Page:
Wednesday, 16 September 2015

While all the politicking was

going on in Canberra yesterday your non-resident cat was doing something rather more interesting but absolutely exhausting. 
I was at the Show grounds dismantling the art and craft displays and making sure that the items were matched up with and returned to their owners.
This is always an interesting experience. Those of us who work there before the Show begins are really the only people with any idea of how much work it is to set it all up. Other people just wander in and hand their precious work over to us and then go away. They may go to the Show while it is on and gaze at, hopefully, their work with a prize ribbon on it. They come at the end and pick their things up again. They never see much of what happens.
 There are some people who never see any of it at all. Every year I have helped, and long before that, a woman has posted a box of entries in the knitting section. She lives in a neighbouring state. We know nothing about her except that we believe she may be elderly and possibly housebound. 
Her work is exquisite. It is incredibly fine. It is always extraordinarily well packed. There is never much space in the box she uses.
Among her prizes this year there was some knitting wool and two slim pattern books donated by a yarn company. It came in boxes and there was no way we were going to fit the boxes into the box. Her return postage would not cover the cost of posting the boxes separately.
"Do you think she would mind if she didn't get the boxes?" someone asked me.
"Not in the least."
"You seem very sure," she said to me.
And I was. You can sense something about people from what they create.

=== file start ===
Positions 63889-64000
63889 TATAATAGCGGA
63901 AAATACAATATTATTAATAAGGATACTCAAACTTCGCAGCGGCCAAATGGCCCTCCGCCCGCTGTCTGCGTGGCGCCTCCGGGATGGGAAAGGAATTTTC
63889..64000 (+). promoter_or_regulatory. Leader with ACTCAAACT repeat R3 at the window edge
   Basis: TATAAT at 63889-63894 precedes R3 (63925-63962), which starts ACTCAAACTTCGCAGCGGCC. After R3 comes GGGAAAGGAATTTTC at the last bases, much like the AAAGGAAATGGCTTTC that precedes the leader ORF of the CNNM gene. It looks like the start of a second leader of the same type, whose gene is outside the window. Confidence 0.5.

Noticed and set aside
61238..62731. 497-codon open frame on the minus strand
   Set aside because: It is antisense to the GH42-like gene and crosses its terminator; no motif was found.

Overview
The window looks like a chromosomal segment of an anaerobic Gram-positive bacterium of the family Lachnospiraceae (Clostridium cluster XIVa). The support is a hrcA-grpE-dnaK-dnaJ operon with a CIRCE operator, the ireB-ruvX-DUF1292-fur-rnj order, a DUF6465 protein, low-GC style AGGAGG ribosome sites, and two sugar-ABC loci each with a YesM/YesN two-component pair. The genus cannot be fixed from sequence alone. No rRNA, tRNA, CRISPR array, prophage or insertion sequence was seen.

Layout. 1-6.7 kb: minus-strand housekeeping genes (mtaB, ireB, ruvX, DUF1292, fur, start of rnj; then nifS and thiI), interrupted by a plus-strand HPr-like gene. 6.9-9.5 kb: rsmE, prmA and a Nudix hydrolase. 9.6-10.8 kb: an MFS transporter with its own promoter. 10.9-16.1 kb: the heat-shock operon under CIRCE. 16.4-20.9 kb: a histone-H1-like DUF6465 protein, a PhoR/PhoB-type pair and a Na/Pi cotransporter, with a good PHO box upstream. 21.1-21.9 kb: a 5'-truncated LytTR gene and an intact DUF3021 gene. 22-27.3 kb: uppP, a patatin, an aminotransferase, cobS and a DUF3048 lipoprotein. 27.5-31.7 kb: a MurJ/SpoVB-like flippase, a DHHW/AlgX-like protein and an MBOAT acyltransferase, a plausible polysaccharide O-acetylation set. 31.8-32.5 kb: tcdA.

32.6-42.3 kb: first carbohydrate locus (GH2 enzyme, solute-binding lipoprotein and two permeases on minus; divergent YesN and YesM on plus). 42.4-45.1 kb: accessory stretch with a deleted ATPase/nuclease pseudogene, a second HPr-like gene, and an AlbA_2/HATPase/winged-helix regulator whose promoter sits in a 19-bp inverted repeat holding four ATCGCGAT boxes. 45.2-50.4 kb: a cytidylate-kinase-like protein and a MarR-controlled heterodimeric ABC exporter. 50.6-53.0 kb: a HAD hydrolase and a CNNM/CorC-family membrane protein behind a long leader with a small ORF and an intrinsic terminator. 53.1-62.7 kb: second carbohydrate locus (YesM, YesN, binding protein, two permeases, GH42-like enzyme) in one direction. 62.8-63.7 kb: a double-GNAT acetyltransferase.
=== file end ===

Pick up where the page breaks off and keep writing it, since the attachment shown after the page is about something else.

We packed the yarn on top of the baby clothes and around the little baby doll with the miniature layette. One of the men added it to his little trolley load and took it off the place where things to be posted were waiting.
I talked to the woman who had won best in show in the knitting section. Her son-in-law brought her in to meet me. She was still stunned by win and said again, "I didn't think it would be good enough."
I told her, "Put something in again next year please."
And another woman came. She looked very shy and very nervous and held out the form which allows people to collect their things.
Could she have her cardigan please? 
I went to get it. There was a prize ribbon it. She went to take it from me and then said, "That's not mine."
I had checked the ticket and it had matched her form.
"I'm sorry..." I started and she said, "The ribbon - it's not mine."
"Yes it is," I told her. I was very, very sure of that. I remember the judge's comments as she looked at it. I told her this and told her what the judge had said.
She looked at me and started to cry.
"I've never won anything before. Everyone said it wasn't good enough and I thought it was stupid to do it but I didn't want to waste the entry fee."
"You didn't waste the entry fee," I told her. I watched her go. She was looking down at the blue ribbon and nearly walked into someone coming in the other direction. 
I wonder what sort of  home life she has? Are people always putting her down? 
No, that entry fee wasn't wasted. I hope she tries again next year.

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